ARKANSAS, USA — Arkansas is seeing a statewide increase in the number of syphilis cases, according to the Arkansas Department of Health (ADH). Arkansas is not the only state seeing the rise in syphilis cases with Oklahoma seeing an increase as well.
"We almost had syphilis eradicated and it has kind of come back with a vengeance," said Will Andrews, public information officer with the Oklahoma State Department Health's (OSDH) Sexual Health
According to the ADH, from 2017-2021 there was an overall increase of 164% (from 562 to 1,482) in early cases and a 285% increase (from 155 to 597) among women ages 15-44.
The sexually transmitted infection can cause serious health problems if it isn't treated.
Syphilis is divided into four clinical stages: primary, secondary, latent, and tertiary. The ADH says there are different signs and symptoms associated with each stage, ranging from open sores, rash, and flu-like symptoms to long-term damage to the heart, brain and other organs.
The health department says the infection is especially concerning in pregnant women who may pass it to their baby during pregnancy through congenital syphilis, which can lead to stillbirth, preterm delivery and other congenital abnormalities.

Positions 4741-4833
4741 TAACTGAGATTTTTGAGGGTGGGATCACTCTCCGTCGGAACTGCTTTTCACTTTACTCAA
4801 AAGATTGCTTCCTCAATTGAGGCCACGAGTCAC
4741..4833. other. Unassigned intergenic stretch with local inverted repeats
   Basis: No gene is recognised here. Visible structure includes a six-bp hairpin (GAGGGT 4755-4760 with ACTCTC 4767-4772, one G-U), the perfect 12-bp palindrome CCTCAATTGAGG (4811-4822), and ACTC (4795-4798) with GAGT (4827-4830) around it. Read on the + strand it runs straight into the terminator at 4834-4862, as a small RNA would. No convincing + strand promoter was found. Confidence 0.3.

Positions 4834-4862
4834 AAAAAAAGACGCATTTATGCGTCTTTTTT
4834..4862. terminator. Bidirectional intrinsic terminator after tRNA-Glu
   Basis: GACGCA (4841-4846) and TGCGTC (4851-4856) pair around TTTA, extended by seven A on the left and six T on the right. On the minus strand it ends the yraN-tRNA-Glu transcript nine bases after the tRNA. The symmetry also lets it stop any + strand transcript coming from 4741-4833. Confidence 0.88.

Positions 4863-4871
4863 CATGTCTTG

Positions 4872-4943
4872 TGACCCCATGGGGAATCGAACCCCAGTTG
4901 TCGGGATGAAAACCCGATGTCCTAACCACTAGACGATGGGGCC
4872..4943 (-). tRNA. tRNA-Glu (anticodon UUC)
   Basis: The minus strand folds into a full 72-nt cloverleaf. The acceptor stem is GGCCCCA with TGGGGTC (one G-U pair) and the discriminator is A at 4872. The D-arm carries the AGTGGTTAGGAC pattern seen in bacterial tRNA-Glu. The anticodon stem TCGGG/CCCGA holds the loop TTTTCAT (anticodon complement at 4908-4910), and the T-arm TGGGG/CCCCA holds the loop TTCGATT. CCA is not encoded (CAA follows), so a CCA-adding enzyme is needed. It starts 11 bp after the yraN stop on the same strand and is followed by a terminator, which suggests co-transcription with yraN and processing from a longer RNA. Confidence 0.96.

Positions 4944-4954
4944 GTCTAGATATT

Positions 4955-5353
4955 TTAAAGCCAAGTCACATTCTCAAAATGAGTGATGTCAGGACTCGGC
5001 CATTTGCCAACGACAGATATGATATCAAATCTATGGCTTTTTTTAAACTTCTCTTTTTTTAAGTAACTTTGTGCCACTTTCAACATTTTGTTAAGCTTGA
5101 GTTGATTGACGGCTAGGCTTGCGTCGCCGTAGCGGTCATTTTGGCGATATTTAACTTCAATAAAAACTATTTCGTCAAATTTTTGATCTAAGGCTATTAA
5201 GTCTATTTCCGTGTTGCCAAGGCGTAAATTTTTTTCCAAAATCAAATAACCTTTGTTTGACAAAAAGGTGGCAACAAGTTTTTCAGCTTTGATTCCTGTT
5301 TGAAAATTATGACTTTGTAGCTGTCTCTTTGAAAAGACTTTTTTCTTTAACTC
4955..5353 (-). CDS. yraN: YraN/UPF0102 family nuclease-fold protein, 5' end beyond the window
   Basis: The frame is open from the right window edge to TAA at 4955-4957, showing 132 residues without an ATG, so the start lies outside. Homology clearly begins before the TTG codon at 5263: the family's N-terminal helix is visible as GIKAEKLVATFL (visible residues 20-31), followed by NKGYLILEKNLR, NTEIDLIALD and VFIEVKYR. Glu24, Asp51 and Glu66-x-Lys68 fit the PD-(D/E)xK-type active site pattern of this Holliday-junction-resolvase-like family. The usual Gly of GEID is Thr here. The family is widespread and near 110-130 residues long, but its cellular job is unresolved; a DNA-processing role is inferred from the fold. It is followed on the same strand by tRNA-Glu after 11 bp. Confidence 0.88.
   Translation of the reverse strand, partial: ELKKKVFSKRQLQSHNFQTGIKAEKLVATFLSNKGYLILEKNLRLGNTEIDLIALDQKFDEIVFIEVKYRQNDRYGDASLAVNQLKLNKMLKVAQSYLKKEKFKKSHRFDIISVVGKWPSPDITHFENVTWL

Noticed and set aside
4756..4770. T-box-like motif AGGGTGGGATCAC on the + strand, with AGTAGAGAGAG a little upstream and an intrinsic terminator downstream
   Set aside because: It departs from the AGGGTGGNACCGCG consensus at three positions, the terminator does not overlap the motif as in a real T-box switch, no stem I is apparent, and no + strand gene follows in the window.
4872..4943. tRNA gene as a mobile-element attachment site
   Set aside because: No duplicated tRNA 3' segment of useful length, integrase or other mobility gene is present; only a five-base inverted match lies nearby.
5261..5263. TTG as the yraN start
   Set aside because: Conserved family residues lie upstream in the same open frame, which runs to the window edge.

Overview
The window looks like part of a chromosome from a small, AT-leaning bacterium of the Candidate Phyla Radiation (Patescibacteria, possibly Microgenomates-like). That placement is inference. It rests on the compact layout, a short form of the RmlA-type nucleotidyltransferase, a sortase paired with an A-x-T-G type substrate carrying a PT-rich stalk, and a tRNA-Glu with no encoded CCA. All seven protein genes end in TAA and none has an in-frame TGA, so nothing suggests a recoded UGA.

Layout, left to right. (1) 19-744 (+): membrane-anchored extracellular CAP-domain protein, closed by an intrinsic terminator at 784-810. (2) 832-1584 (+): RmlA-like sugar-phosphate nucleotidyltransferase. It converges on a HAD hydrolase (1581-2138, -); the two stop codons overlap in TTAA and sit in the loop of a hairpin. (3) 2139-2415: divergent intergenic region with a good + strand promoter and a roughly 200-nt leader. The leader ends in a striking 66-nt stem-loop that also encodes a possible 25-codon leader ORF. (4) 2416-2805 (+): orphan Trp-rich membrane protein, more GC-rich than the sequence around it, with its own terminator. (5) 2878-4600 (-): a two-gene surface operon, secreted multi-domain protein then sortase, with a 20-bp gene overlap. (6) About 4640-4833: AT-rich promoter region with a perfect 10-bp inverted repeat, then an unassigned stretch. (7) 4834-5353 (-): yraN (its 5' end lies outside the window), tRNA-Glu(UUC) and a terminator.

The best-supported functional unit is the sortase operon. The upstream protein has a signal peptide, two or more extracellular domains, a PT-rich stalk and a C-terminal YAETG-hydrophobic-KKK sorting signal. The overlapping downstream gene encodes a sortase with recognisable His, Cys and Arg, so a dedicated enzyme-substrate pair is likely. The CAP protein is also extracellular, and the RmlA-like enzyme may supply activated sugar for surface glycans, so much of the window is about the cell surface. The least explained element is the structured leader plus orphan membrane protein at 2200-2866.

“We encourage women to be tested three times during pregnancy,” Andrews said. “At their first prenatal visit, again when they come to give birth, and then when the child is born."
Health officials say congenital syphilis can be preventable by early detection and appropriate treatment prior to a baby's delivery.
According to the ADH, Arkansas saw a 254% increase (from 13 to 46) in congenital syphilis cases from 2017 to 2021, and during this timeframe, nine babies died before birth, with 55% (five) occurring in 2021.
The Oklahoma State Department of Health (OSDH) says testing is also important when it comes to HIV. Pregnant women can pass it on to newborns which can cause neurological disorders, blindness, deafness, bone deformities and more. According to the CDC, Arkansas and Oklahoma are in the top seven states for HIV infections, especially among rural areas.
OSDH is also encouraging HIV testing, which can be passed down to newborns as well. The OSDH is combating it by making self-tests more available.
“It’s actually a very simple treatment,” Andrews said. “We can treat syphilis, we just have to identify it first."
Health officials are asking people to first get tested, but it’s a step Andrews says many never take because they usually don't know they have the disease. Symptoms include open sores, rash, and flu-like symptoms to long-term damage to the heart, brain, and other organs.
Those who think they might have the infection can get a test from a healthcare provider or the nearest ADH Local Health Unit and should notify partners immediately if infected. The State of Arkansas requires all pregnant women to be tested at the first prenatal care visit and third trimester (between 28-32 weeks gestation). Testing at delivery is required if not done during the pregnancy. Syphilis can be treated using a medication prescribed by a healthcare provider and a person can be re-infected after treatment.
Click here to learn more about syphilis infection, prevention and treatment.
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